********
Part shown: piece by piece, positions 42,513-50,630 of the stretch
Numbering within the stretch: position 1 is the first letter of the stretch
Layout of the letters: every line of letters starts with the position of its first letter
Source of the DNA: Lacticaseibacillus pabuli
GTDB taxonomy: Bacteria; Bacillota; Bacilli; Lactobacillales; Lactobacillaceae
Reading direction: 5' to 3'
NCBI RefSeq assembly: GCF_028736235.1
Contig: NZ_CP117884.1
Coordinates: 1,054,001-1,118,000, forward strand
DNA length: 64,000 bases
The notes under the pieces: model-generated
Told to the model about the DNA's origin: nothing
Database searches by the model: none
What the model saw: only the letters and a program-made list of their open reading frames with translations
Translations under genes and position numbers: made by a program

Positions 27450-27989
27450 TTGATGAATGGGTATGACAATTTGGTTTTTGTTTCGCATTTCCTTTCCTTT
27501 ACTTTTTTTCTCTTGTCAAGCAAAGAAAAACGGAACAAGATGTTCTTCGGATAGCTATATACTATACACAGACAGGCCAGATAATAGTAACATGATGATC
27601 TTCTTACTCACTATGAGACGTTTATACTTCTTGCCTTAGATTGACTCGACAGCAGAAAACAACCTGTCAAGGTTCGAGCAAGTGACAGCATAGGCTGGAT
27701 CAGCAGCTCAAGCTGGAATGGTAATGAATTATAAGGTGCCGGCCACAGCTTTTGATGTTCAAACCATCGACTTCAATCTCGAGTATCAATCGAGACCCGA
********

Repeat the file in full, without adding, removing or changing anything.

Part shown: piece by piece, positions 42,513-50,630 of the stretch
Numbering within the stretch: position 1 is the first letter of the stretch
Layout of the letters: every line of letters starts with the position of its first letter
Source of the DNA: Lacticaseibacillus pabuli
GTDB taxonomy: Bacteria; Bacillota; Bacilli; Lactobacillales; Lactobacillaceae
Reading direction: 5' to 3'
NCBI RefSeq assembly: GCF_028736235.1
Contig: NZ_CP117884.1
Coordinates: 1,054,001-1,118,000, forward strand
DNA length: 64,000 bases
The notes under the pieces: model-generated
Told to the model about the DNA's origin: nothing
Database searches by the model: none
What the model saw: only the letters and a program-made list of their open reading frames with translations
Translations under genes and position numbers: made by a program

Positions 27450-27989
27450 TTGATGAATGGGTATGACAATTTGGTTTTTGTTTCGCATTTCCTTTCCTTT
27501 ACTTTTTTTCTCTTGTCAAGCAAAGAAAAACGGAACAAGATGTTCTTCGGATAGCTATATACTATACACAGACAGGCCAGATAATAGTAACATGATGATC
27601 TTCTTACTCACTATGAGACGTTTATACTTCTTGCCTTAGATTGACTCGACAGCAGAAAACAACCTGTCAAGGTTCGAGCAAGTGACAGCATAGGCTGGAT
27701 CAGCAGCTCAAGCTGGAATGGTAATGAATTATAAGGTGCCGGCCACAGCTTTTGATGTTCAAACCATCGACTTCAATCTCGAGTATCAATCGAGACCCGA